But he adds: “Unless they can access it from underground, with appropriate technology.”
Uganda’s excitement about possible oil wealth is palpable. Across the country, people are signing up for courses in the hope of getting lucrative jobs in the industry. (Read our story about that here.) Estimates suggest that oil revenue could add up to$2 billion per year to an economy with a $25.5 billion annual gross domestic product.
People like Olum, who are concerned about how oil production will affect their lives, worry that the government isn’t taking enough care to ensure that wild lands and the people who live near them are protected.
The Uganda Wildlife Authority works closely with Tullow Oil, a United Kingdom-based company; Total E&P, based in France; and China National Offshore Oil Corp., the three companies licensed for exploration and development, to ensure that the conservation area isn’t compromised, Okello says.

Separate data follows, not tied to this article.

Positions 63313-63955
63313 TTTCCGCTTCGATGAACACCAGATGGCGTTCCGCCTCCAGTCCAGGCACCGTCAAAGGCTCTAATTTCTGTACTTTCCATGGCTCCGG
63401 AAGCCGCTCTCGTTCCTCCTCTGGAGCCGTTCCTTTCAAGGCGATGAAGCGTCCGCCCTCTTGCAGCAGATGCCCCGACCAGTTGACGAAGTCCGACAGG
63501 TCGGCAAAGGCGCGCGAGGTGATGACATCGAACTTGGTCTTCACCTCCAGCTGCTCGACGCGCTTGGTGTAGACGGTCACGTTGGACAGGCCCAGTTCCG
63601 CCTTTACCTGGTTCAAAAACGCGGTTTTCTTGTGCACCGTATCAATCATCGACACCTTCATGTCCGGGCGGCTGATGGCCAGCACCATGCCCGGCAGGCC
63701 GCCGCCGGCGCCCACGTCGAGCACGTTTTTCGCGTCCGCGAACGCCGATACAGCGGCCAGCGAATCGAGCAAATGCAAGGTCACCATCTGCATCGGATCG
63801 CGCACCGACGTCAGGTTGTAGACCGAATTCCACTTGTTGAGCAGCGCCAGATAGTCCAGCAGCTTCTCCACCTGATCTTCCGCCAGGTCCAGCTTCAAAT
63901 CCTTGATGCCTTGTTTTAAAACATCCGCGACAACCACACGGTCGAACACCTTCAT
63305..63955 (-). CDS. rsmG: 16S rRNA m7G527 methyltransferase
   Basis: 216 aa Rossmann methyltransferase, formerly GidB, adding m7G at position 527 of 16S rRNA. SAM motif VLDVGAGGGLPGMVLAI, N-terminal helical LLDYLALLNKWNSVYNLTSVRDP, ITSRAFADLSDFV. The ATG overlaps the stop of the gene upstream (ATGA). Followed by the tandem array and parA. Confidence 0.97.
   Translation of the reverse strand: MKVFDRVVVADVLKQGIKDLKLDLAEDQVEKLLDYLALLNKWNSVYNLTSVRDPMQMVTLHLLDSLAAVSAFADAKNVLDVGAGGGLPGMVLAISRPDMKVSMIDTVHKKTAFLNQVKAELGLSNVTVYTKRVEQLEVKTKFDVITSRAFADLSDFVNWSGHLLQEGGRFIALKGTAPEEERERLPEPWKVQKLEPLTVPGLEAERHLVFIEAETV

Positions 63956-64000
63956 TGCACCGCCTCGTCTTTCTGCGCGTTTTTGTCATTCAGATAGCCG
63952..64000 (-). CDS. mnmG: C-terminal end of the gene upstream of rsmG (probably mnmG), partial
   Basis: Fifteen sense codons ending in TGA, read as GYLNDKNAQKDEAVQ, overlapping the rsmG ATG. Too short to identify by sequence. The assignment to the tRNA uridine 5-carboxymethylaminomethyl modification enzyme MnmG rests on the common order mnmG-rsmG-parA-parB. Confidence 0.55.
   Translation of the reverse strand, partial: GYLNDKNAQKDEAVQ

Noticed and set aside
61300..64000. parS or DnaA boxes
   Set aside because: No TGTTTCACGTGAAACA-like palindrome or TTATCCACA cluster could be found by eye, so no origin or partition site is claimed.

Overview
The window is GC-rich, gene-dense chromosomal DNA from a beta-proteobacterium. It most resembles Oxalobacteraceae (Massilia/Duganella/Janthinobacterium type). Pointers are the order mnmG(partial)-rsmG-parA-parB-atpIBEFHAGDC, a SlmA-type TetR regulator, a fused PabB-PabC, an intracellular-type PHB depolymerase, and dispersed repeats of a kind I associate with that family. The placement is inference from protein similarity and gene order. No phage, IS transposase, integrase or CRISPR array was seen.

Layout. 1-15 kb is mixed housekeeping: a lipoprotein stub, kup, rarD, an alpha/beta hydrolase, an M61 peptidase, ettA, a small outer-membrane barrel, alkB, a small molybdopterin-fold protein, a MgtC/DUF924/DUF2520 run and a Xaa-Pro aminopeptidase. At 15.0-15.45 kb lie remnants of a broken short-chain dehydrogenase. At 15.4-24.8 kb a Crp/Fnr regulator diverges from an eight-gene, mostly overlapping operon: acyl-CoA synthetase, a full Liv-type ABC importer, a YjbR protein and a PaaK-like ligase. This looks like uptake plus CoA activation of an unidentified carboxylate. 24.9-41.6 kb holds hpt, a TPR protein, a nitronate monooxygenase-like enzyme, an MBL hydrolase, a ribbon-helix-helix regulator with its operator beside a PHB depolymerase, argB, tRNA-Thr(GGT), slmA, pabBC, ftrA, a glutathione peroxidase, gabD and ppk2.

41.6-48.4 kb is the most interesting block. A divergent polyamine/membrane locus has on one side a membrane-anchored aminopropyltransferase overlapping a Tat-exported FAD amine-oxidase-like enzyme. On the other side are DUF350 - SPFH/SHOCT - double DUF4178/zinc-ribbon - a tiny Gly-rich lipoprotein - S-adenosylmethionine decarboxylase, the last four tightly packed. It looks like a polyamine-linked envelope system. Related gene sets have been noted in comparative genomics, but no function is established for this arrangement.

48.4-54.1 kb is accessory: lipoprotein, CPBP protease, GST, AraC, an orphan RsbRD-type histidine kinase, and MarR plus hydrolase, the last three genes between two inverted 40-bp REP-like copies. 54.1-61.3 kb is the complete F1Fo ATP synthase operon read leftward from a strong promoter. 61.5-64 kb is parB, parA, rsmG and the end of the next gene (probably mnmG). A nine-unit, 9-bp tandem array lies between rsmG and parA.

GPJ’s multiple requests to interview officials at the Wildlife Conservation Society in Uganda, which has researched the potential impacts of oil activities, were declined because officials there said they needed permission from Total E&P to speak with the media.
Multiple phone calls and emails from GPJ to Total E&P went unanswered. A GPJ reporter visited Total E&P’s offices twice but was not able to speak with anyone.
According to the company’s website, it uses environmentally-friendly technologies in the park.
Okello says the exploration process involved removing topsoil as well as compacting roads to prepare them for heavy machinery. Most of the area has been restored, he says.
“Now, when you visit the same places, you can’t tell if oil drilling and exploration happened there,” he says. “And the places will stay the same during oil production.”
While Okello downplays the impact of oil exploration, a 2011 study completed by his agency, the Uganda Wildlife Authority, together with the Wildlife Conservation Society and USAID, the U.S. government’s international aid agency, found that oil operations did negatively affect large mammals, pushing them up to 1,000 meters away from the exploration sites.